Netanyahu removes key cabinet ally on orders of Israeli high court

Israeli prime minister Benjamin Netanyahu removed a key cabinet ally on Sunday, after the country’s top court ruled last week that he could not serve as a minister in light of his criminal convictions.

The removal of Aryeh Deri, head of the ultraorthodox Shas party, comes amid a brewing battle over Israel’s legal order, with Netanyahu’s hardline new government readying legislation to curb the powers of the judiciary that critics say will deal a fatal blow to the country’s checks and balances.

On Saturday evening, more than 120,000 people took to the streets in Tel Aviv, Israel’s liberal beachside metropolis, to protest against the measures in one of the biggest demonstrations in the country for more than a decade. Smaller protests took place in Jerusalem, Haifa and Be’er Sheva.

Netanyahu said at a cabinet meeting on Sunday he was complying with the court order to remove Deri with a “heavy heart [and] great sorrow” but insisted that he would look for “any legal way” for Deri to “continue to contribute to the State of Israel”.

“This unfortunate decision ignores the will of the people,” he said of the court order.

In a separate challenge for the new government, Sunday’s cabinet meeting was boycotted by one of the coalition’s far-right parties in protest at an order from the defence minister to abandon a settler outpost that had been set up in the occupied West Bank.

Israel’s High Court said on Wednesday that Deri’s appointment as interior and health minister in Netanyahu’s new government, widely regarded as the most rightwing in Israeli history, could not stand in light of his past criminal convictions.

Deri was convicted last year of tax fraud and received a suspended sentence after a plea deal. He served a jail term in the early 2000s following a conviction for taking bribes during a previous stint as interior minister.

Despite his removal from the ministerial posts, Deri said on Sunday that he planned to continue as head of Shas — the second biggest party in Netanyahu’s coalition of rightwing and ultrareligious groups — and that he would also remain an MP.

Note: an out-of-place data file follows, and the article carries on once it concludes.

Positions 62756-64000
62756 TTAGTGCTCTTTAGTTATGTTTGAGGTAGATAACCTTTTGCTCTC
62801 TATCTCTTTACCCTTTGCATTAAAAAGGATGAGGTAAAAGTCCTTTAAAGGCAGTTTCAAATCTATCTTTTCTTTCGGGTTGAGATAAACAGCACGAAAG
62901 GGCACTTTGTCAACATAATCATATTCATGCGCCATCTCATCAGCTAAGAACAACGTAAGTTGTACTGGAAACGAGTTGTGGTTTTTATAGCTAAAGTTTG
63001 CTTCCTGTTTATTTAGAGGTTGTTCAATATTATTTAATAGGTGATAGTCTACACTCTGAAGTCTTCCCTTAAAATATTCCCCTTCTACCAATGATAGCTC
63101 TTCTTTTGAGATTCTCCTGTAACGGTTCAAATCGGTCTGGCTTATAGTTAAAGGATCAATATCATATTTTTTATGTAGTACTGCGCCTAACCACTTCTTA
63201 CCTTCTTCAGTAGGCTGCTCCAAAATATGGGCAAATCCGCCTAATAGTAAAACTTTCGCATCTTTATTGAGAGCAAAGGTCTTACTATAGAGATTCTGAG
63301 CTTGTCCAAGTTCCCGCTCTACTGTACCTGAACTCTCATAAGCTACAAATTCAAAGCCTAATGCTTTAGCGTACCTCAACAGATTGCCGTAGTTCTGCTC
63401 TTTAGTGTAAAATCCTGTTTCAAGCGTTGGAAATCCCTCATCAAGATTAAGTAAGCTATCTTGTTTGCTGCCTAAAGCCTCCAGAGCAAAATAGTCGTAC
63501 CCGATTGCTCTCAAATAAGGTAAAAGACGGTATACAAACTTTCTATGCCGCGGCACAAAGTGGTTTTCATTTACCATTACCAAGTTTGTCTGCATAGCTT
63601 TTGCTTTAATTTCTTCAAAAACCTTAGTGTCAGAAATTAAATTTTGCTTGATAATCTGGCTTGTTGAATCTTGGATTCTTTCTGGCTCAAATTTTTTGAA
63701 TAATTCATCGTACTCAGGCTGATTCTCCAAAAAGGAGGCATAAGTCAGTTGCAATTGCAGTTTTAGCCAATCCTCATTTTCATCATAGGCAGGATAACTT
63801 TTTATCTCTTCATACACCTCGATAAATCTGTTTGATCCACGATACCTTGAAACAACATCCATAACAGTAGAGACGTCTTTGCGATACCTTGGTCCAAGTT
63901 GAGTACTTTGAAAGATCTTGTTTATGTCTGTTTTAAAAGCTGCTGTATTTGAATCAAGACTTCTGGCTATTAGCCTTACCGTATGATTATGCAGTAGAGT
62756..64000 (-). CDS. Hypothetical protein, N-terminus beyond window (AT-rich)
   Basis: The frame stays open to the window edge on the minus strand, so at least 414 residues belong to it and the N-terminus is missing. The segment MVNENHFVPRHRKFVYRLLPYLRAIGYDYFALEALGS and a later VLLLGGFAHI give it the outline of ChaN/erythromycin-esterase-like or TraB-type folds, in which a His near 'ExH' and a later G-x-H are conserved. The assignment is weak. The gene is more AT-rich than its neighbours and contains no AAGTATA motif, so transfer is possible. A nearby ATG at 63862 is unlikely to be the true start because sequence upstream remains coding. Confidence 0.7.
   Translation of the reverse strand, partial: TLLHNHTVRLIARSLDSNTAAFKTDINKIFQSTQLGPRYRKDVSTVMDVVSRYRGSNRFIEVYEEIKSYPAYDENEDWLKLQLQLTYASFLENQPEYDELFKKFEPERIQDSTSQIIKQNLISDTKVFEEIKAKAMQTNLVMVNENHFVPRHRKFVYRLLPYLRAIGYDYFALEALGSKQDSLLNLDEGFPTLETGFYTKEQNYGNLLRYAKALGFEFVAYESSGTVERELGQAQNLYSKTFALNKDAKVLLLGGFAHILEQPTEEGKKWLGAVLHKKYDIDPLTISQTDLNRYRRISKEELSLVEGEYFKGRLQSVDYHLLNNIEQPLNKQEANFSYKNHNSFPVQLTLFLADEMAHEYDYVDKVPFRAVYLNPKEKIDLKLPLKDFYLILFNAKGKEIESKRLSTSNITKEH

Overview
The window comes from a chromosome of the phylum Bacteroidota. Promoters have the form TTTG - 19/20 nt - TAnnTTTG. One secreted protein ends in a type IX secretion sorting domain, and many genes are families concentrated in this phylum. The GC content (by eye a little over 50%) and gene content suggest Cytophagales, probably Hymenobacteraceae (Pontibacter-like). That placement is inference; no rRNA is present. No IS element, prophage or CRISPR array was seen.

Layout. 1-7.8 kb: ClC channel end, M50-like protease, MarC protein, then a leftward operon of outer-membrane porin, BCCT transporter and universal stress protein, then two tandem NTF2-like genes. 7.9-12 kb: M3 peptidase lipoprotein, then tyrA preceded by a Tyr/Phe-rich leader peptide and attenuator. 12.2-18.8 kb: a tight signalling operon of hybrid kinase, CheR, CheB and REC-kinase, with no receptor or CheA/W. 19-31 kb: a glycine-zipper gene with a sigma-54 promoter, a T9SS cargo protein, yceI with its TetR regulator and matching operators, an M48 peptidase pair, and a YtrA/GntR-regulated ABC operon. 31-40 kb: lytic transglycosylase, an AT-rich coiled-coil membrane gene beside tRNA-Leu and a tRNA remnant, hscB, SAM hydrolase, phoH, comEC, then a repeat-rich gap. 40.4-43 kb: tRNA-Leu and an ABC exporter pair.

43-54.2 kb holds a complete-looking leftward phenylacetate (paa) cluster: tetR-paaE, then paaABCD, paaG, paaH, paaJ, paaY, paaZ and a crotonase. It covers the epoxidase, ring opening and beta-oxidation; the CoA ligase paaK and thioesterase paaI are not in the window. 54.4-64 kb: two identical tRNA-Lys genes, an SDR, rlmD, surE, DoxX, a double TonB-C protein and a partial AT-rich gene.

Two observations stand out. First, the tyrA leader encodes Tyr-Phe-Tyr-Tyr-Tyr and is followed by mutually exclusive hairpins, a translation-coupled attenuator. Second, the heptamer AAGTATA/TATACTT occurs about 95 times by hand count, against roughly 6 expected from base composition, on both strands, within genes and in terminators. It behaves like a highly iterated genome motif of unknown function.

“I have an ironclad obligation to 400,000 people who voted for me and for Shas,” Deri said in a statement. “No judicial decision will prevent me from serving and representing them.”

Deri also said that he would continue to assist the government in its plans to overhaul the judiciary, which it has made one of its key objectives.

Proponents argue that the plans, which would give the government and its allies control over the appointment of judges and let a simple majority in parliament override decisions by the top court to strike down laws, are necessary to roll back three decades of what they describe as excessive judicial activism.

But critics see the proposals as a politically motivated attempt to weaken the already limited checks and balances on Israeli governments and fatally undermine judicial independence. The attorney-general warned last month that the overhaul risked reducing Israel to a “democracy in name only”.

The mass demonstrations on Saturday marked the third straight weekend in which Israelis had taken to the streets to oppose the overhaul. Last weekend, around 80,000 people turned out in Tel Aviv to protest against the plans.

However, the government has shown little sign of being dissuaded. After last week’s demonstrations, Netanyahu insisted that his coalition’s election victory late last year had given it a mandate to carry out the plans.

“Several months ago there was a huge demonstration, the mother of all demonstrations. Millions of people went into the streets in order to vote in the elections,” he said at a cabinet meeting. “One of the main topics that they voted on was reforming the judicial system.”

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